Motor racing: Hamilton says Monza pole farce marks a dangerous trend


MONZA, Italy (Reuters) – Formula One champion Lewis Hamilton suggested on Saturday it might take a crash before the sport did anything to prevent qualifying turning into a farce at high-speed circuits like Monza.

Formula One F1 – Italian Grand Prix – Circuit of Monza, Monza, Italy – September 7, 2019 Mercedes’ Lewis Hamilton looks on after qualifying in second position REUTERS/Massimo Pinca

The fastest track on the calendar produced one of the slowest ever final shootouts for pole position ahead of Sunday’s Italian Grand Prix.

Nine drivers did all they could to avoid taking the lead, all eager to get a tow from someone else at a track where the aerodynamic pull from a car in front can be significant, until most ran out of time.

The pole was decided on the first flying laps, clocked before red flags came out as Alfa Romeo’s Kimi Raikkonen crashed at Parabolica.

When the session resumed, drivers left it late to come out and then drove too slowly to get round to start one final flying lap.

“Everyone going out as late as we just did there, for example, with two minutes to go, it’s going to continue to be an issue in places where you particularly need a tow,” said Hamilton.

“It won’t be until someone crashes that they’ll change it, most likely.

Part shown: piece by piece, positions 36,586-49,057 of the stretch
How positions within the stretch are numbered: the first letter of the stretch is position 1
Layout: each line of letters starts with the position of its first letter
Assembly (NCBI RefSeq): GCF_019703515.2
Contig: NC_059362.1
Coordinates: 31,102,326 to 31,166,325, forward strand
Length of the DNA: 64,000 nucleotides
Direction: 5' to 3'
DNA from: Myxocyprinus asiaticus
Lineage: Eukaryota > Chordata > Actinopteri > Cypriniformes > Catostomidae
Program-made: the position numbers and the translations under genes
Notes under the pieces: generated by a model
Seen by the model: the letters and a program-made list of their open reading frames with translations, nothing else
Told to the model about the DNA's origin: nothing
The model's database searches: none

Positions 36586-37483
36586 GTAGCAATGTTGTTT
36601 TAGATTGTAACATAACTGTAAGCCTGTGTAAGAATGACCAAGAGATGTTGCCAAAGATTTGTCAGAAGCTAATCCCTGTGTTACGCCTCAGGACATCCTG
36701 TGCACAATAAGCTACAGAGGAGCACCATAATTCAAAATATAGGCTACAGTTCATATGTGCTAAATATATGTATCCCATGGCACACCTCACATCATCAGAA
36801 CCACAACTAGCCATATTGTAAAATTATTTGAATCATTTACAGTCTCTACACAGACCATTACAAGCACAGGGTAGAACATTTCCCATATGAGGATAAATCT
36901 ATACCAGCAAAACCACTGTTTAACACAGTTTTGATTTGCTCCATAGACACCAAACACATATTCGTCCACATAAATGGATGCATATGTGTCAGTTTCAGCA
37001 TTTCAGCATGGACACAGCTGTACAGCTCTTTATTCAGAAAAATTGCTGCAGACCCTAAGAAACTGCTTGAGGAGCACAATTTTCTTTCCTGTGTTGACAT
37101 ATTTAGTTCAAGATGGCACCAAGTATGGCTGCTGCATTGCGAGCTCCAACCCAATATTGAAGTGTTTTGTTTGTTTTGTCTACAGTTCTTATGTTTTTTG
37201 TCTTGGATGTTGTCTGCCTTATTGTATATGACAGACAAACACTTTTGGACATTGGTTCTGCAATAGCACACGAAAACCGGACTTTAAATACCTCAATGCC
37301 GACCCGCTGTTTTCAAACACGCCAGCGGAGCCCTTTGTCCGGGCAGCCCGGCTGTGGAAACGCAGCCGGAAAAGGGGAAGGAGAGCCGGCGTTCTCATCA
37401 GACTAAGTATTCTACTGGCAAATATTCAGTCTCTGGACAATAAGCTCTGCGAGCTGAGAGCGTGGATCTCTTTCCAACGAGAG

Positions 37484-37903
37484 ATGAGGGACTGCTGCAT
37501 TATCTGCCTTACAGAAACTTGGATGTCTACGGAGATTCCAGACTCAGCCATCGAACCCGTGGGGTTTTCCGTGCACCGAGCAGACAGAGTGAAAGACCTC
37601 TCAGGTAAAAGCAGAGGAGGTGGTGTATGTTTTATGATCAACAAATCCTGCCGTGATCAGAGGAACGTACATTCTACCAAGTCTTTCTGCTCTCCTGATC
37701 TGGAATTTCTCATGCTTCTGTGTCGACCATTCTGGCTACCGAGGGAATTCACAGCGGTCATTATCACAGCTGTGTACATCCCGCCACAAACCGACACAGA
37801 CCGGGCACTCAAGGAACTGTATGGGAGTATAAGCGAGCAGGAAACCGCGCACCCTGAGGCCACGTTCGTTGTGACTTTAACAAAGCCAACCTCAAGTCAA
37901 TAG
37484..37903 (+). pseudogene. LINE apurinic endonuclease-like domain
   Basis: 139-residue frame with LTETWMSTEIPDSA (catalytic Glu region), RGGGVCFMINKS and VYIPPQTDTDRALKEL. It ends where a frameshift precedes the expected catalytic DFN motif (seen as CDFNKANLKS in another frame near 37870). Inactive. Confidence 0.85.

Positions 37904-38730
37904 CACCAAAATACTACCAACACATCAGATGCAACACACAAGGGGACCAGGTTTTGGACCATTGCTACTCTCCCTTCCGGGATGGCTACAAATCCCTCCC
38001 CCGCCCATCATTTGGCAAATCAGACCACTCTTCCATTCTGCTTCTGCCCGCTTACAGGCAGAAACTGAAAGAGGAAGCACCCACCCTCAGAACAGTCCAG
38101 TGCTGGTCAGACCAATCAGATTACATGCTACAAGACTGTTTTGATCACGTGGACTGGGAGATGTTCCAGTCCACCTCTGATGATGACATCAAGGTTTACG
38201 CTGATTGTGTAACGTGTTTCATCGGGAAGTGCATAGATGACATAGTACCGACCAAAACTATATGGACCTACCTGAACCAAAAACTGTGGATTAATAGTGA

“The drag is a big issue here, the tow is a key to getting a good lap. Everyone was slowing right down and also blocking the way, so you couldn’t really get through. It was pretty dangerous,” added the Mercedes driver.

“I nearly crashed a couple of times trying to stay out of the way of the guys that were braking ahead of me and then people trying to come past me.”

Hamilton will start on the front row, next to Ferrari’s Charles Leclerc.

Mercedes team boss Toto Wolff agreed the situation was also an unintended consequence of aerodynamic changes introduced this season that have made it easier for drivers to follow each other and overtake.

“I think what we saw today, the consequence of all cars missing the last lap, is just a shame for Formula One and doesn’t do any of the teams and drivers any good,” said the Austrian.

Renault’s Daniel Ricciardo, who qualified fifth, said Leclerc had been lucky, but also saw the funny side of the situation.

“The reality is no-one wanted to be first,” he said. “You just give everyone else a tow and not yourself. You bleed a couple of tenths… it’s more knowing that you’re helping everyone else.

“I think we should probably just get a talking to and make sure it doesn’t happen again because we all miss out and so do the fans. The real winners were the Leclerc fans — they certainly won.”

Reporting by Alan Baldwin, editing by Toby Davis

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